walking

County wants to make informal paths safer, more formal

By Robbie Webber Montgomery County, MD, is asking residents to mark the informal paths that they have been using to reach destinations. Many paths are worn through woods, cul-de-sac ends, and beaten into the grass where good pedestrian connections don’t exist. The county is updating its

Recent trends in school travel mode choice

By Rayla Bellis A recent study analyzed trends in travel to school in the U.S. using 2017 National Household Travel Survey Data and explored factors that impact mode choice. Among the findings, the study shows that the share of students walking and biking to school has increased since 2009 and

Windshield bias among transportation professionals shifts safety burden onto pedestrians

By Chris McCahill Transportation professionals who spend more time behind the wheel tend to believe distracted walking plays an overstated role in pedestrian deaths, according to a new Rutgers study. This belief can steer professionals toward trying to correct pedestrian behavior, rather than

Cities open streets to create more space for walking, biking during pandemic

By Robbie Webber Cities across the country are restricting motor vehicle use on some streets and reallocating road space to give residents more space to move by foot and bicycle while still maintaining appropriate distancing during the COVID-19 pandemic. From New York to Burlington, VT, cities

Researchers say investment in infrastructure has the potential to move short trips out of cars

By Robbie Webber Can the rise of new personal mobility options lure drivers out of their cars for short trips? Several recent reports say, “yes,” but only if cities resolve both infrastructure and legal issues surrounding their use. At the same time, examination of walking and biking rates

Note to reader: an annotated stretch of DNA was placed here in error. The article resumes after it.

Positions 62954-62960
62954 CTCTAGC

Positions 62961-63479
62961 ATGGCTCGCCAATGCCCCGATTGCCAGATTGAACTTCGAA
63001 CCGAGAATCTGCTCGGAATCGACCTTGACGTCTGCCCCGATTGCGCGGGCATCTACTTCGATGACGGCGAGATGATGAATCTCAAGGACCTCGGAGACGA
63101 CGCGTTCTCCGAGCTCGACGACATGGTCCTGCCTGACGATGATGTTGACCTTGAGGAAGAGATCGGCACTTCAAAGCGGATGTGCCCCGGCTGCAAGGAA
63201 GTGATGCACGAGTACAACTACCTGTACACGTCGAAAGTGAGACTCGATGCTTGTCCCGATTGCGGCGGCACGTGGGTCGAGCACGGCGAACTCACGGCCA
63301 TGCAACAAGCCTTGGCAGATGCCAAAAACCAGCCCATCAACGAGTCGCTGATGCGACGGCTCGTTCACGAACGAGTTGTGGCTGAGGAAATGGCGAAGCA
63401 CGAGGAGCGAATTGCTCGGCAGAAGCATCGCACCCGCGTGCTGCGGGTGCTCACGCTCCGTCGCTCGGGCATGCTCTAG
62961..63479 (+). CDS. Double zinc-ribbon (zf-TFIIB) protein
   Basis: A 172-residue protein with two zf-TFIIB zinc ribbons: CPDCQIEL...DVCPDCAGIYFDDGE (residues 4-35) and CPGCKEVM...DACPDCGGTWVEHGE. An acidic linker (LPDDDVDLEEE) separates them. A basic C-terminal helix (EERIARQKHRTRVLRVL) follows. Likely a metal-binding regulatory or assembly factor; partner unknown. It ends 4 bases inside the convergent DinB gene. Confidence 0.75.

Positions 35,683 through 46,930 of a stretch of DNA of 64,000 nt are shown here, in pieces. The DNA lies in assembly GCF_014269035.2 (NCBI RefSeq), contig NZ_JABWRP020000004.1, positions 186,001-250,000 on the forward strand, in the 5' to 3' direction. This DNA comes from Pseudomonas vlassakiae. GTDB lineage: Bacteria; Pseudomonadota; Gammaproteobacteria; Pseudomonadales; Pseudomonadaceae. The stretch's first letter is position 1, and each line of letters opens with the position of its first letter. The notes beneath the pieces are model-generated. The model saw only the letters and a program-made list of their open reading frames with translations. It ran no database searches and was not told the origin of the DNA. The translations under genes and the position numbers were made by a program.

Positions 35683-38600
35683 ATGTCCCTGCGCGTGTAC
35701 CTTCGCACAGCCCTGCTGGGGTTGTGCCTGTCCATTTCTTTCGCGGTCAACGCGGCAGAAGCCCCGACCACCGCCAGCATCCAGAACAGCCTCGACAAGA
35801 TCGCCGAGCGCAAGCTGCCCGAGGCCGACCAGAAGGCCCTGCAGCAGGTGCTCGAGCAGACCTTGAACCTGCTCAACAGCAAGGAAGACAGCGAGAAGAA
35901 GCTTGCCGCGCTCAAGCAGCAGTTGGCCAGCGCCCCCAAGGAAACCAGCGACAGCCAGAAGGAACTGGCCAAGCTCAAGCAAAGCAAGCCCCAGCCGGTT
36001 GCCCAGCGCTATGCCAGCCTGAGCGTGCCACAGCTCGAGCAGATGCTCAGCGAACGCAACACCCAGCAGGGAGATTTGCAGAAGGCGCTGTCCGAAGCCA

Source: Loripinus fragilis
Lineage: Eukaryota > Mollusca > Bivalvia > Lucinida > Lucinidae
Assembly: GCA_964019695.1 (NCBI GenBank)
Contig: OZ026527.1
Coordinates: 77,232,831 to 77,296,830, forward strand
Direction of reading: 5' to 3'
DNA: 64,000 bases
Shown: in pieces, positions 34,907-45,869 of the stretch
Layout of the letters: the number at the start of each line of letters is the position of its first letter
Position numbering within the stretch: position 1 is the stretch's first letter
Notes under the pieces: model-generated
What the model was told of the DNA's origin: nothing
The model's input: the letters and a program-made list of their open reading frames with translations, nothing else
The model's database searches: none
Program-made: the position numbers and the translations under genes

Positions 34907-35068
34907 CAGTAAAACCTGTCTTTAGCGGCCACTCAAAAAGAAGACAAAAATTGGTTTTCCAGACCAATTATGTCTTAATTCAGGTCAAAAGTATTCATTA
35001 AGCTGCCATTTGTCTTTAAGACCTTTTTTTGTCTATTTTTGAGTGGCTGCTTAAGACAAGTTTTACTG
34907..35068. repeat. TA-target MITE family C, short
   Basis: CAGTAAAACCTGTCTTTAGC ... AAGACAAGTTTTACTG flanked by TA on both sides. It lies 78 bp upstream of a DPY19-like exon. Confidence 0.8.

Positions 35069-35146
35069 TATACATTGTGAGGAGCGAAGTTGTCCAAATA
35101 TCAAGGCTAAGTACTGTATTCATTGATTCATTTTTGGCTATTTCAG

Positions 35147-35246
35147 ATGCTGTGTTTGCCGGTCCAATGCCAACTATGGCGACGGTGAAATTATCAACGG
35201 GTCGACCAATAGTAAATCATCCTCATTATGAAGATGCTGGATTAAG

Study finds rich and poor most likely to walk

By Chet Edelman As a percentage of all commutes, walking accounts for less than three percent of all trips in the United States. But not all groups in the country walk at the same rate. A new study from the University of Virginia reveals that a distinct socioeconomic divide exists. More

NACTO releases Blueprint for Autonomous Urbanism

By Robbie Webber The National Association of City Transportation Officials has released a guide for cities to prepare for a future with autonomous vehicles. Unlike their previous design guides for bikeways, transit, storm water, and overall streets, this blueprint does not present specific design

Where people walk: Two new studies improve “walkability” measurement

By Chris McCahill In planning and designing for pedestrians, sidewalks are often a good start but rarely make a place walkable on their own. Measuring pedestrian accessibility (the topic of a recent SSTI webinar) depends on two important pieces of information: 1) where destinations are located,

U.S. gets “F” for design and policy to support walking while pedestrian fatalities rise

By Robbie Webber A national coalition of prominent health organizations issued a failing grade to the country as a whole and the vast majority of states when they looked at whether community designs and policies support walking. At the same time, recently-released traffic safety data show a

Safety in numbers and safety by design: A ‘virtuous cycle’

By Chris McCahill Two recent studies reiterate what makes safer walking environments: more pedestrians, according to one; and well-connected networks of local streets, according to the other. Taken together, these studies build upon growing evidence that the safety benefits of cities designed for